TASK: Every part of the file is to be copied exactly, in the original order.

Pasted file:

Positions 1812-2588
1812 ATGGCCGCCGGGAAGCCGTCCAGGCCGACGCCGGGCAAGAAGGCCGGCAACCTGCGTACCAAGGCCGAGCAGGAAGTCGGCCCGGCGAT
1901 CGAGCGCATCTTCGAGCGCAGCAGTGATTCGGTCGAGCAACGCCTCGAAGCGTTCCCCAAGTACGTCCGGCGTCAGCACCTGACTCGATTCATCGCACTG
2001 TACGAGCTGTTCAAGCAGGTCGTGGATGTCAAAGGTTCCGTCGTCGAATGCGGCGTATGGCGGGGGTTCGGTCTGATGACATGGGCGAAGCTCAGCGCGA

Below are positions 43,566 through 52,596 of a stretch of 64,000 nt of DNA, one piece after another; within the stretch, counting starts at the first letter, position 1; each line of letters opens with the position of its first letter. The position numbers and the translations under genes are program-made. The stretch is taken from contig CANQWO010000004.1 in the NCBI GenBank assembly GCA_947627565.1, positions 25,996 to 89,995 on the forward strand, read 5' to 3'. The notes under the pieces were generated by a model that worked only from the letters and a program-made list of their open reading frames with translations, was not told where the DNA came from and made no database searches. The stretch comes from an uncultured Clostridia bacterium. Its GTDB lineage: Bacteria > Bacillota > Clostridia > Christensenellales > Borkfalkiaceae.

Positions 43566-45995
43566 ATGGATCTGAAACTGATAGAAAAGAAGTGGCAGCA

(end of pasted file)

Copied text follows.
Positions 1812-2588
1812 ATGGCCGCCGGGAAGCCGTCCAGGCCGACGCCGGGCAAGAAGGCCGGCAACCTGCGTACCAAGGCCGAGCAGGAAGTCGGCCCGGCGAT
1901 CGAGCGCATCTTCGAGCGCAGCAGTGATTCGGTCGAGCAACGCCTCGAAGCGTTCCCCAAGTACGTCCGGCGTCAGCACCTGACTCGATTCATCGCACTG
2001 TACGAGCTGTTCAAGCAGGTCGTGGATGTCAAAGGTTCCGTCGTCGAATGCGGCGTATGGCGGGGGTTCGGTCTGATGACATGGGCGAAGCTCAGCGCGA

Below are positions 43,566 through 52,596 of a stretch of 64,000 nt of DNA, one piece after another; within the stretch, counting starts at the first letter, position 1; each line of letters opens with the position of its first letter. The position numbers and the translations under genes are program-made. The stretch is taken from contig CANQWO010000004.1 in the NCBI GenBank assembly GCA_947627565.1, positions 25,996 to 89,995 on the forward strand, read 5' to 3'. The notes under the pieces were generated by a model that worked only from the letters and a program-made list of their open reading frames with translations, was not told where the DNA came from and made no database searches. The stretch comes from an uncultured Clostridia bacterium. Its GTDB lineage: Bacteria > Bacillota > Clostridia > Christensenellales > Borkfalkiaceae.

Positions 43566-45995
43566 ATGGATCTGAAACTGATAGAAAAGAAGTGGCAGCA